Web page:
- In the Eye of the China Storm: A Life between East and West by Paul T. K. Lin with Eileen Chen Lin
In the Eye of the China Storm is an account of the Canadian-Chinese family of Paul T. K. Lin (1920–2004), who with his wife, Eileen, and two young sons (ages four and five months) spent fourteen years (1950–1964) in Communist China participating in its revolutionary nation building. It is the saga of how one person whose passion and commitment for a new China contributed to the slow process of transforming North American Cold War attitudes and contentious relationships with the People’s Republic. The book was put together after Lin’s death by his wife, [End Page 358] who carefully selected the significant material from his personal archives and manuscripts.
Born in Vancouver, British Columbia, in 1920, Lin was the youngest of five children of the Rev. George Lim Yuen and Chiu Mon Son. Lim Yuen had come to Canada at age fifteen after a traditional Confucian education in Xinhui county near Guangzhou, leaving in 1897 a weak China, plagued with Western and Japanese encroachments. Supporting himself at first as a laborer in Canada’s salmon cannery industry and later as a domestic servant for a devout Christian, Lim attended church-sponsored Bible classes in English. Through his study and experience with church people, Lim became a Christian and eventually was invited to be the first Chinese clergy of the Church of England (Anglican) in Canada.
Attributing to his father much of his diligence in learning and his compassion for a strong China and a better life for its people, Lin flourished in mind and spirit, growing up in the town of Vernon outside of Vancouver, as a Canadian-Chinese who was fully aware of his Chinese heritage and the need for a stronger China amid foreign hegemony. Despite his fondness in being a Canadian, he was equally aware of the endemic racism in white society, but his own “experience with racial discrimination was not as bad as that experienced by the ‘peasant Chinese,’ scorned by most white Canadians” (p. 8), as shown in Canada’s Chinese Exclusion Act of 1923, which lasted until 1947.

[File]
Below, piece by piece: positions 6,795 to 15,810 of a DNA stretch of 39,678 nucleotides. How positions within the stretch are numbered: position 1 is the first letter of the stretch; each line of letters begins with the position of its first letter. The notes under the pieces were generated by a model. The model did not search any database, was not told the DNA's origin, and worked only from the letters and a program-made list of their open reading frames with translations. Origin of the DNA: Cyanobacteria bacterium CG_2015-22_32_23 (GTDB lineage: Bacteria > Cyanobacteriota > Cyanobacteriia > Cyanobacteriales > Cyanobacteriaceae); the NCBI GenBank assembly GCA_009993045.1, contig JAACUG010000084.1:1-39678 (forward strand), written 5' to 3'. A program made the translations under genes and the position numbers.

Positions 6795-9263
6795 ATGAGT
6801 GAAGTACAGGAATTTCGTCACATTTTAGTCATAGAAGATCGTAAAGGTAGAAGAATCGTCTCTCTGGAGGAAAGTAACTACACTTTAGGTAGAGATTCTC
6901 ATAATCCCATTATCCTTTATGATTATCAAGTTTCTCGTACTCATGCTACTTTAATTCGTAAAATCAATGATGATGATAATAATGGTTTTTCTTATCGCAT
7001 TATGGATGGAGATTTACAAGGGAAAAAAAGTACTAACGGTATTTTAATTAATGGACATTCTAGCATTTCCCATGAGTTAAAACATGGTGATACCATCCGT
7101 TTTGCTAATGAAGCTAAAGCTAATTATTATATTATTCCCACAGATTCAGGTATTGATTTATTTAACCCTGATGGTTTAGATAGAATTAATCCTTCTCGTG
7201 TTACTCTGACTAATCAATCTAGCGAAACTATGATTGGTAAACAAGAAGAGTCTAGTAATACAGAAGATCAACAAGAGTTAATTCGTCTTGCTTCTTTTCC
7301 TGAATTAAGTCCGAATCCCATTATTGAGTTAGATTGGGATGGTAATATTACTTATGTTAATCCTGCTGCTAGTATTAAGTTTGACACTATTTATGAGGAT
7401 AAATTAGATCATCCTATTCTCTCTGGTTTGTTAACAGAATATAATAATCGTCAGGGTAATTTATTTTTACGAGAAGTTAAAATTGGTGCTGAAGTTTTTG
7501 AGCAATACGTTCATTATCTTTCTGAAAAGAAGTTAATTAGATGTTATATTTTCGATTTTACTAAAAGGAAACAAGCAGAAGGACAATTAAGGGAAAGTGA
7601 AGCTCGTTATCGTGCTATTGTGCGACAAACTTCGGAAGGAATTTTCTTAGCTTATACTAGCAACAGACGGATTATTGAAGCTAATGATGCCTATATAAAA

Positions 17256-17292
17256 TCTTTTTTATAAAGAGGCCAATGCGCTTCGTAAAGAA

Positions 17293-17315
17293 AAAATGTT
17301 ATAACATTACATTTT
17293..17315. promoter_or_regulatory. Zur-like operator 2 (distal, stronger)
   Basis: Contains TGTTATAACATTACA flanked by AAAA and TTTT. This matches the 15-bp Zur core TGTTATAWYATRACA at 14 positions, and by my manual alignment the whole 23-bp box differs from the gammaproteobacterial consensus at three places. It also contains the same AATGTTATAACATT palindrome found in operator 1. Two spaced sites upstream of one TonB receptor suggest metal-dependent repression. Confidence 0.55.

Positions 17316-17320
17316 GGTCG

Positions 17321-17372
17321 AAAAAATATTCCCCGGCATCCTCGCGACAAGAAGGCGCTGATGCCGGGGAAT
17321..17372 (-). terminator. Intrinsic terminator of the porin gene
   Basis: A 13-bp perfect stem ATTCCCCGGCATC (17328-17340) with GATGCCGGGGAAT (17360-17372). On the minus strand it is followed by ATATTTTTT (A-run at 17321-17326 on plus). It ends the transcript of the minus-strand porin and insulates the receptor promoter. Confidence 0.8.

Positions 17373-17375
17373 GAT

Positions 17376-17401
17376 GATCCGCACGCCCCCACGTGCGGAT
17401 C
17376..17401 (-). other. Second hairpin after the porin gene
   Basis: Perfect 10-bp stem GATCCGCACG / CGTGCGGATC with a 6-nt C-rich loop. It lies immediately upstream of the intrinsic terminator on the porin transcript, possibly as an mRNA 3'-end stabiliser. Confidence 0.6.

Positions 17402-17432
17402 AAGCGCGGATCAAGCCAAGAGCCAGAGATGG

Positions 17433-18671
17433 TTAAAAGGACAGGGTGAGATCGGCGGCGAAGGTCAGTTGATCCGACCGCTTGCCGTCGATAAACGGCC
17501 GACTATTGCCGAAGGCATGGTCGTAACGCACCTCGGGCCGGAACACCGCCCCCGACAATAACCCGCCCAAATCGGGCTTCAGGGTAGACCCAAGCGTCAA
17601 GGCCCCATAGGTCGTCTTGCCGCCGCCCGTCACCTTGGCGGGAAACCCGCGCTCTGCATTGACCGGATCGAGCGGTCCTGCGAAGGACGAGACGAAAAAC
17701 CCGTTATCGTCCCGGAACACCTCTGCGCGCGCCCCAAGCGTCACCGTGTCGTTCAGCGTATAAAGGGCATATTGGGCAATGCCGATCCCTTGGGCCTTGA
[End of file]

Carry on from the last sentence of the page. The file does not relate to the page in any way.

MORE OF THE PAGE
Being a hyphenated person with dual attachments to two cultures, Lin in the late 1930s “was deeply anguished by Japan’s atrocities committed against the Chinese people” (p. 11). He was an active member of Vancouver’s Chinese Youth Association (CYA) and participated in the Student Christian Movement (SCM), being especially attracted to its social gospel. Unusually good at speech making with passion and intelligence, Lin became a much sought after orator, even at an early age. He won a scholarship to the University of British Columbia, where he stayed briefly with a major in engineering, before relocating to the United States.
Lin continued his studies in the United States at the University of Michigan. Recognizing Lin’s talent in intellectual leadership, his wise and caring counselor (in engineering) persuaded him that engineering was not his calling. Lin, in turn, switched from engineering to international relations. At Michigan, Lin represented his university and was the unanimous winner of the first prize in the Northern Oratorical League Contest held at Northwestern University in 1942. (His gift as an orator and skillful use of the English language are attested to by the many speeches and excerpts over the years, gathered in this biography.) He graduated a year later, in 1943, with a BA degree (with honors). During his time in Michigan, Lin courted and then married, in 1944, Eileen Chen from Shanghai. They became parents of their first son, Christopher, in 1945, and their second son, Douglas, in 1949.
His interest in international law led Lin to pursue graduate studies at Tufts University’s Fletcher School of Law and Diplomacy, where he earned a master’s degree, followed by another master’s degree from Harvard’s Graduate...